The petroglyphs in Greenwater Canyon is one of the more well-known “rock art” sites in Death Valley National Park. Despite that, they remain seldom visited due to their somewhat isolated location. This wasn’t always the case, up until the California Desert Protection Act of 1994, a road once wound its way through Greenwater Canyon. The road was called “Petro Road”, named after the petroglyphs that adorn the basalt walls in the canyon.
The Petro Road closure has been considered controversial. The road had been maintained by Inyo County as a “highway” up until its closure by the National Park Service. Inyo County sued the National Park Service, and the Department of the Interior for restricting access, and made plans to build a two-lane paved highway through the canyon. In June of 2007, a federal court upheld the closure, and the road remains closed to this day.
The road closure does not restrict hiking in to view the petroglyphs, with their location being a mere one mile from Furnace Creek Wash Road, it isn’t a difficult task. From the barricades which close Petro Road, follow the sandy wash along the basalt rock hillside. The first petroglyphs begin to appear after about a half mile, with the highest concentration being near the one mile point.
There are roughly a couple of hundred designs pecked into the black basalt. A common theme among the panels is the atlatl, or rather a throwing stick. It is a piece of hunting weaponry, which predates the bow and arrow. The atlatl was known to have been replaced by the bow and arrow in this region between 200 BC and AD 500. This dates the petroglyphs to a period between then, or earlier.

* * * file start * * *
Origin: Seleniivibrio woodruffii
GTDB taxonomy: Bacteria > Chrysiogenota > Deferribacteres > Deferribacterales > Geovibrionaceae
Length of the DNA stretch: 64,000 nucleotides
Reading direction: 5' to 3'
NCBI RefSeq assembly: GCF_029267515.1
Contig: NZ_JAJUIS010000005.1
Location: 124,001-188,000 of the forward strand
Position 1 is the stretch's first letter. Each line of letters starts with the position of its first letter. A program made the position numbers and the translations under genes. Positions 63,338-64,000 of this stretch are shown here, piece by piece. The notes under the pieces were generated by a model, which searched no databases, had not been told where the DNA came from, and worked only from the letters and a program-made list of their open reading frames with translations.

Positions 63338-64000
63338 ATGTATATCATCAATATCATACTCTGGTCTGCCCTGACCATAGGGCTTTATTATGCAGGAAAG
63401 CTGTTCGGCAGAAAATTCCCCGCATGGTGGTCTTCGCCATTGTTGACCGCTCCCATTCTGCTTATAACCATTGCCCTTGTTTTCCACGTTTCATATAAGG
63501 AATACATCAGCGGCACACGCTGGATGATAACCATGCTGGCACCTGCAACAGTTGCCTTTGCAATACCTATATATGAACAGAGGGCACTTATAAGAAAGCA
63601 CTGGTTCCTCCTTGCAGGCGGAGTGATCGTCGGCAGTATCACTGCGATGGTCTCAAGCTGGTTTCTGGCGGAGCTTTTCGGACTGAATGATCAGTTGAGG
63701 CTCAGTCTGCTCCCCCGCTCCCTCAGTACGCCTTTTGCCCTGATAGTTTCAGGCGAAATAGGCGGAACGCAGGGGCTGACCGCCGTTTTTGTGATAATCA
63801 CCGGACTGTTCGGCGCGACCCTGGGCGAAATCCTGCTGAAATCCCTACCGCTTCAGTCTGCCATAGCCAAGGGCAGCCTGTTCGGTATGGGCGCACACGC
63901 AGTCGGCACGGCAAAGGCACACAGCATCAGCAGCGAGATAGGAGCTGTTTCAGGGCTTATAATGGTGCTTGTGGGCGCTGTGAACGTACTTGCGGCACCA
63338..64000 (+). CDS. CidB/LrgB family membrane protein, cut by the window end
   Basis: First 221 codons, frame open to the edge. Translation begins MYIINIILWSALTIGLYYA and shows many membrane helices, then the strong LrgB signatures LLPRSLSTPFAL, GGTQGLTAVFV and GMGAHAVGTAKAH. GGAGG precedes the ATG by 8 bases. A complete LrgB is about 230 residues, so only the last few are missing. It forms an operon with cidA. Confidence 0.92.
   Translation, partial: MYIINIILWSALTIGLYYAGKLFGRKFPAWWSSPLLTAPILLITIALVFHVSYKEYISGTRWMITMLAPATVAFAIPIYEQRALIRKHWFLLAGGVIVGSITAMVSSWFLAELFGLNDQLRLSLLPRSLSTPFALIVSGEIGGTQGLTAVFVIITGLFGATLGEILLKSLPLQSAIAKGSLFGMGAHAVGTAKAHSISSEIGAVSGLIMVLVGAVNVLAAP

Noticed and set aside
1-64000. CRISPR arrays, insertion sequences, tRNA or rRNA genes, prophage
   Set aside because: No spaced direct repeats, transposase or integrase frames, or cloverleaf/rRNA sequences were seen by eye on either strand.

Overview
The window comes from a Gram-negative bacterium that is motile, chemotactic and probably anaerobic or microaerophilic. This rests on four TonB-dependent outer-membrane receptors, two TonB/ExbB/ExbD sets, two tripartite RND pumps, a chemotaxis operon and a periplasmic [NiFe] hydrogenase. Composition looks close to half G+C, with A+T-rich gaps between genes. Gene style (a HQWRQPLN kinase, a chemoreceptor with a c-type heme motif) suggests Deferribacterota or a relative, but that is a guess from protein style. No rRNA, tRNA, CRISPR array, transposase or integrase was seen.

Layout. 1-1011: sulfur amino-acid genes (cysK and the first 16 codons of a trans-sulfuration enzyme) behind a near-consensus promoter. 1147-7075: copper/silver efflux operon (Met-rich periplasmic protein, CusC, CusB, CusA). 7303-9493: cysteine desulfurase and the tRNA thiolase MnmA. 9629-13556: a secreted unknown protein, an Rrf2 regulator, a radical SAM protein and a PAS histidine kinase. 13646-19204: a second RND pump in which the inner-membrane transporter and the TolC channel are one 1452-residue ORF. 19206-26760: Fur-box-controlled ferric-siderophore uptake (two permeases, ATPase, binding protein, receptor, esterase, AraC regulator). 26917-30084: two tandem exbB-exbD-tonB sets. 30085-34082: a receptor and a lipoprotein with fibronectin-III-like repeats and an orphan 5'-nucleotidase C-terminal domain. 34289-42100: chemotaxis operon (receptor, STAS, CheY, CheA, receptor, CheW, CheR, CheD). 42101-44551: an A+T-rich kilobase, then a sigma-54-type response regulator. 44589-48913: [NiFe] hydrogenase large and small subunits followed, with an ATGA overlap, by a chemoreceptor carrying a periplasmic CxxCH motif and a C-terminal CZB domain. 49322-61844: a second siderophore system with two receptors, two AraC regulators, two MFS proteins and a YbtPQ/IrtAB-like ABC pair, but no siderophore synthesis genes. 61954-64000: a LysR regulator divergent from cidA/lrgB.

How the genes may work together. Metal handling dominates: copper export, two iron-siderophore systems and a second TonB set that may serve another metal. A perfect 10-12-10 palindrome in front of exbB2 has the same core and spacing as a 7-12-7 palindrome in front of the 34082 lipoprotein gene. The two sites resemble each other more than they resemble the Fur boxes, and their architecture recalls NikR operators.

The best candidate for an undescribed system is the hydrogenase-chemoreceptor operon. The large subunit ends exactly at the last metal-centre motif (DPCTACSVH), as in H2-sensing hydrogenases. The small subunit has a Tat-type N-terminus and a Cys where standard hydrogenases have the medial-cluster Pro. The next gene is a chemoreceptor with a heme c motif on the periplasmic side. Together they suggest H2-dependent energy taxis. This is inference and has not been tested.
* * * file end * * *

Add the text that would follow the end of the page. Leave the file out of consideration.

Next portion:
The petroglyph designs are not limited to the atlatl, but also include a significant number of abstract designs in the form of circles, squiggles, lines, and interesting shapes. What the site lacks are anthropomorphic figures, and contains only a handful of zoomorphic figures.
It can be assumed that the Shoshone people, who have inhabited the region for thousands of years, once used Greenwater Canyon as connection between Death Valley, or “Tupippuh Nummu” (Shoshone for “Our Homeland”), and points further to the east. Likely routes through petroglyph lined canyons in the Funeral Mountain, crossed Greenwater Valley, and connected to Greenwater Canyon.
If one continues down Greenwater Canyon, toward Death Valley Junction, there are additional petroglyph sites, and a significant pictograph site.